REVIEW: Book Release: À L’Écran: Short French Films And Activities Manual

Book: À L’Écran: Short French Films And Activities Manual
Release date: 31st January 2011
Publisher: Heinle

Heinle, an arm of the educational resources giant Cengage have produced À L’Écran; a combination of a DVD of short French films with an accompanying activities manual. A variety of directors have contributed with several of the films having won awards at an international level.

The activities manual is divided into seven sections, each corresponding to one of the films on the DVD provided. The films are in French with the availability of French subtitles only. The films themselves range from a young girl discussing emotions usually associated with adults, such as love and suffering, to a Canadian animation about a boy’s dreams of wearing his hockey idol’s jersey being crushed, to an actress rehearsing for an audition with an apparent stranger, as well as a ground hog day style nightmare as a commuter befalls a series of unfortunate events and others.

The activities manuals are all of a similar lay out, containing options to discuss the themes of the film prior to the viewing, some useful and basic vocabulary, questions on the themes of the film and your interpretation of the subject matter. Depending on the film, exercises to test verb structures and options to replace missing words, testing oral ability, are also available. In addition there are tasks you can carry out in groups which are tied in either directly to the film that you have watched, or to topics loosely tied to the film’s plot…

The use of quite artistic themes in the films is a novel approach to what is in essence an educational tool, and it succeeds in making this combination of short films with related activities feel more refreshing than the traditional format, where usually material is gathered by filming basic conversation or using material sourced from a shop floor for filming people in a train station, for example. Due to the films being respected in the genre of short films, as seen by the collection of awards they have obtained, this collection represents great value as you are not just watching material for the sake of education but also for enjoyment in itself.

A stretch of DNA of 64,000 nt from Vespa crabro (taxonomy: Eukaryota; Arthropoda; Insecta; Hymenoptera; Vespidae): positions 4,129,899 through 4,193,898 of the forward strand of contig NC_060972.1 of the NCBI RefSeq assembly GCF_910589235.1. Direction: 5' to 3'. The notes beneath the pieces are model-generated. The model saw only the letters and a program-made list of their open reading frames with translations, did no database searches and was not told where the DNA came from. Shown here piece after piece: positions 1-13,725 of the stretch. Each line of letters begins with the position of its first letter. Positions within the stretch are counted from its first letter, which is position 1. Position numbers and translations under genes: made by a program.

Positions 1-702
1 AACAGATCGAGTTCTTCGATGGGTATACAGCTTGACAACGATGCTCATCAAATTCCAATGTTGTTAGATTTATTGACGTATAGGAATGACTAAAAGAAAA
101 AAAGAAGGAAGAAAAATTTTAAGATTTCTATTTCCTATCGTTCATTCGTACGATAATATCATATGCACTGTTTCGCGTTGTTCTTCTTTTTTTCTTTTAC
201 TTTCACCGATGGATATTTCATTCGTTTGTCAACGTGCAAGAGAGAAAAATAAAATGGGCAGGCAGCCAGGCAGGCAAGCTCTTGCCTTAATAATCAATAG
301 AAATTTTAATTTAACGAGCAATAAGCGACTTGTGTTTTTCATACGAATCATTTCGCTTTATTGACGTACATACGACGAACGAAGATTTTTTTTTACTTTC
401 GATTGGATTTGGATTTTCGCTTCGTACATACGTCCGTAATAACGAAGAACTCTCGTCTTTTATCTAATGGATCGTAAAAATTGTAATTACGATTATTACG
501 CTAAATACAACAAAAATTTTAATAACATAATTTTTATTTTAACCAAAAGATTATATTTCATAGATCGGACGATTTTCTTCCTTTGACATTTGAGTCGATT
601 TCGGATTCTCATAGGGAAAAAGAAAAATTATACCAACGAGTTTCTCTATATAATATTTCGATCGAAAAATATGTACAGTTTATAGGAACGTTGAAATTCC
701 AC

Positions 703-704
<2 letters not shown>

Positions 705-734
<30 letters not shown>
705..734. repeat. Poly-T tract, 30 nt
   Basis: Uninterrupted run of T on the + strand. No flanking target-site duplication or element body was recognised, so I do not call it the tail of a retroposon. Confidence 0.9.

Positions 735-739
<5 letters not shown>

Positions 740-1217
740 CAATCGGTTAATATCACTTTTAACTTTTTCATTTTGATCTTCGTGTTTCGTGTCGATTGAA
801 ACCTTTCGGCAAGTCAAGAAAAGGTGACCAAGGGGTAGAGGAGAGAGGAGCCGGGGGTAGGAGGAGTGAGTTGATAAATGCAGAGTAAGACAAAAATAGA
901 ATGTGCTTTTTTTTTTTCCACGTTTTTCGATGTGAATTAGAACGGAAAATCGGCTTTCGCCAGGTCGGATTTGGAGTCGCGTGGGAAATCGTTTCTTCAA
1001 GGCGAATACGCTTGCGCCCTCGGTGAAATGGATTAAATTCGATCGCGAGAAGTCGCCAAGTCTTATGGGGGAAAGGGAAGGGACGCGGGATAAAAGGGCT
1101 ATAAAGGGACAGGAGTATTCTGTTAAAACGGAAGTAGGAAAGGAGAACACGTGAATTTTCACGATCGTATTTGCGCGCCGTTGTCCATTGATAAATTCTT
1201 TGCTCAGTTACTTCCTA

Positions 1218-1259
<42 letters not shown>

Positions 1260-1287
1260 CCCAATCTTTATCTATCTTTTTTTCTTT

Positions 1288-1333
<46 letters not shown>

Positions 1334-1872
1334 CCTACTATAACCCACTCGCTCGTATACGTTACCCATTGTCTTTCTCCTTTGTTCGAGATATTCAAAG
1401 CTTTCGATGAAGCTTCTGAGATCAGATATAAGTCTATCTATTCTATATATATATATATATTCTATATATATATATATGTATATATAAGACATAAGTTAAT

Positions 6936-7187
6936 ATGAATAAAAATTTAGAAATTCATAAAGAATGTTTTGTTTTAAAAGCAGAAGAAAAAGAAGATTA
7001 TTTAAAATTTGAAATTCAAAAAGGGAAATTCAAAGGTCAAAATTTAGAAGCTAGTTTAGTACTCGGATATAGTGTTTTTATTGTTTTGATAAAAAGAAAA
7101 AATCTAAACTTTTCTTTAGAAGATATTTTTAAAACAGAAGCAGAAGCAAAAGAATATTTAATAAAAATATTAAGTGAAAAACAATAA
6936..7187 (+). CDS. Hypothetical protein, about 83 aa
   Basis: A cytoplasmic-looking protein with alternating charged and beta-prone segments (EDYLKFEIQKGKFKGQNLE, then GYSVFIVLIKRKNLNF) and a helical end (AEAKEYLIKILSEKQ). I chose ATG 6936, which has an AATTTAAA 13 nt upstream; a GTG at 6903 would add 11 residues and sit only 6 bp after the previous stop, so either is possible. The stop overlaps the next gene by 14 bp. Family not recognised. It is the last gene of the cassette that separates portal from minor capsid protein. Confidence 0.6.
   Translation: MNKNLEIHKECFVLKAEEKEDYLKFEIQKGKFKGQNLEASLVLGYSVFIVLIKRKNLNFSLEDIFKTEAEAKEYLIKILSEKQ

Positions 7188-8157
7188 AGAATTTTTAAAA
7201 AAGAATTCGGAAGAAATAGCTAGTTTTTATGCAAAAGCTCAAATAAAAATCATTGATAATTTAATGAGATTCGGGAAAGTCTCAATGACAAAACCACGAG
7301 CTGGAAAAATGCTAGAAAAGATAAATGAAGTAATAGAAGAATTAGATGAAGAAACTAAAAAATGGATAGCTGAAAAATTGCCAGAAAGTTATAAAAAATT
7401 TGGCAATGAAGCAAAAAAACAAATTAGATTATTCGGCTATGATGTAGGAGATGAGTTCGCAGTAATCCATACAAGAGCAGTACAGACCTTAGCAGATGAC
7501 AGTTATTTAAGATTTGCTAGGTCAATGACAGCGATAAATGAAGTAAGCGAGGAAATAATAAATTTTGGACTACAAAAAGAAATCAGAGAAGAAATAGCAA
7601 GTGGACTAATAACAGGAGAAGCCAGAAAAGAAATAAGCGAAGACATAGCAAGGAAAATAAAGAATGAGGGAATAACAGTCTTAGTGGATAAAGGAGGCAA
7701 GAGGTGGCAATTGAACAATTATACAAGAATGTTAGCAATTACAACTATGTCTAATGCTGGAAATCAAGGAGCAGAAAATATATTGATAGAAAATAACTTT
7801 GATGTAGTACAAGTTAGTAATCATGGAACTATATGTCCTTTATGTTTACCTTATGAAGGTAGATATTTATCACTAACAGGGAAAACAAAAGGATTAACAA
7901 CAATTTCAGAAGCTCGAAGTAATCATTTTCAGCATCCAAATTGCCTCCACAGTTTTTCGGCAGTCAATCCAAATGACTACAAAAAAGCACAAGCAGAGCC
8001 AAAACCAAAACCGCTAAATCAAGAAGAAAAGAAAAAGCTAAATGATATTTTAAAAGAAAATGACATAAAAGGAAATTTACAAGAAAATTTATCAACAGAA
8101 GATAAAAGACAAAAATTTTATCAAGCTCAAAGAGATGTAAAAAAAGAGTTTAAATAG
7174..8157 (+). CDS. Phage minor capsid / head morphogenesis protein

Some films succeed in being as comprehensive and moving as a full-length feature film. Gratte-Papier is about two strangers who meet on a train, find each other attractive and use a novel means of communication. It is a romantic idea and comes across as well rounded and light-hearted. The discussion questions for this film invite the student to consider their own view points, asking what they would do in this situation. Students are also invited to analyse the actor’s work; such as why certain facial expressions were used and what they think the character’s internal monologue is. This will have an added benefit with younger students in not only improving their French language but also in developing their own view points, and learning more about how to express their opinions in a group.

Due to the fact that in each of À L’Écran’s films professional actors have been used, and that each film has a strong and clear thematic basis, the impression is one of a lot of time and thought having gone into the creation of the work, even if some come across as being over-emotive (Le Temps) or having been written in a slapdash comedic style (Rien de Grave).

The structure of the questions in the manual is excellent, testing both the ability to debate issues in French, comprehension of complex themes, and provision of useful vocabulary. In having a varied range of questions, both oral and verbal ability is tested well. The questions are set at an intermediate level, somewhere around A-Level standard.

The vocabulary sections are well matched to the films, with the colloquial phrases and more difficult terminology explained. By having a section dealing with ideas to discuss before the film, students will be able to focus their minds on the topics as well as the added benefit of assisting understanding of the French quicker as you know which area will be focussed on.

Considering the fact that the activities manual is quite short, the material in each section should still easily provide a lengthy amount of discussion time, which would be useful to perspective teachers who are most likely to want to use this, however, of course, someone who is interested in brushing up on their French while also treating themselves to some short films will also find this a stress free way to do so.

The solutions to the questions and tasks are available on the publisher’s website, so internet access will be needed. With modern resources, this shouldn’t pose a problem, however, it perhaps would have been a beneficial addition to have the option to select English subtitles as well as the French, but this again depends on the user’s preferences – arguably immersing yourself in just French without the ability to ‘cheat’ will have better lingual benefits.

This activities manual and series of films should succeed in keeping students engaged, and will reveal easily the areas which they may need more assistance on to the instructor or teacher, so this would be a valuable resource to own. AT

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